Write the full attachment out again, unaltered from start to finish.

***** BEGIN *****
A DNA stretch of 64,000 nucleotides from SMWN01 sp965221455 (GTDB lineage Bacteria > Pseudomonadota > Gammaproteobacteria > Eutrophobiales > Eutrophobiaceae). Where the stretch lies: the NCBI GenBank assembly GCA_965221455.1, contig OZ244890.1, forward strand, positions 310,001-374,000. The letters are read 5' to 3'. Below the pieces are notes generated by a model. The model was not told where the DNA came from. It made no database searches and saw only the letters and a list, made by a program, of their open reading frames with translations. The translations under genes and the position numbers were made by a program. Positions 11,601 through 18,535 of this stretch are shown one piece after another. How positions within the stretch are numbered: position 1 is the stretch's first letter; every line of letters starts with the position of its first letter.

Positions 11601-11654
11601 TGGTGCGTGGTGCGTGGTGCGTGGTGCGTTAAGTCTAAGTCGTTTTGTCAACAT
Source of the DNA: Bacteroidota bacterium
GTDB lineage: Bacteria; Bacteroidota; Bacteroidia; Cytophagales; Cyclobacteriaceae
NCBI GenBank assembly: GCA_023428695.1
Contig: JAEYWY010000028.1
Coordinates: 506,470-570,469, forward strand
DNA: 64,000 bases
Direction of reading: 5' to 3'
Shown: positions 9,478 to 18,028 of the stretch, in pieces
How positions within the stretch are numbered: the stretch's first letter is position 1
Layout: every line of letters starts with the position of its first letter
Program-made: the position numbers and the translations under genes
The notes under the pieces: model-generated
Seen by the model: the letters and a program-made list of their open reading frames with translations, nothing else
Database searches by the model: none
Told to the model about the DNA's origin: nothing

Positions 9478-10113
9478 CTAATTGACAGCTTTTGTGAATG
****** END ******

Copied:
A DNA stretch of 64,000 nucleotides from SMWN01 sp965221455 (GTDB lineage Bacteria > Pseudomonadota > Gammaproteobacteria > Eutrophobiales > Eutrophobiaceae). Where the stretch lies: the NCBI GenBank assembly GCA_965221455.1, contig OZ244890.1, forward strand, positions 310,001-374,000. The letters are read 5' to 3'. Below the pieces are notes generated by a model. The model was not told where the DNA came from. It made no database searches and saw only the letters and a list, made by a program, of their open reading frames with translations. The translations under genes and the position numbers were made by a program. Positions 11,601 through 18,535 of this stretch are shown one piece after another. How positions within the stretch are numbered: position 1 is the stretch's first letter; every line of letters starts with the position of its first letter.

Positions 11601-11654
11601 TGGTGCGTGGTGCGTGGTGCGTGGTGCGTTAAGTCTAAGTCGTTTTGTCAACAT
Source of the DNA: Bacteroidota bacterium
GTDB lineage: Bacteria; Bacteroidota; Bacteroidia; Cytophagales; Cyclobacteriaceae
NCBI GenBank assembly: GCA_023428695.1
Contig: JAEYWY010000028.1
Coordinates: 506,470-570,469, forward strand
DNA: 64,000 bases
Direction of reading: 5' to 3'
Shown: positions 9,478 to 18,028 of the stretch, in pieces
How positions within the stretch are numbered: the stretch's first letter is position 1
Layout: every line of letters starts with the position of its first letter
Program-made: the position numbers and the translations under genes
The notes under the pieces: model-generated
Seen by the model: the letters and a program-made list of their open reading frames with translations, nothing else
Database searches by the model: none
Told to the model about the DNA's origin: nothing

Positions 9478-10113
9478 CTAATTGACAGCTTTTGTGAATG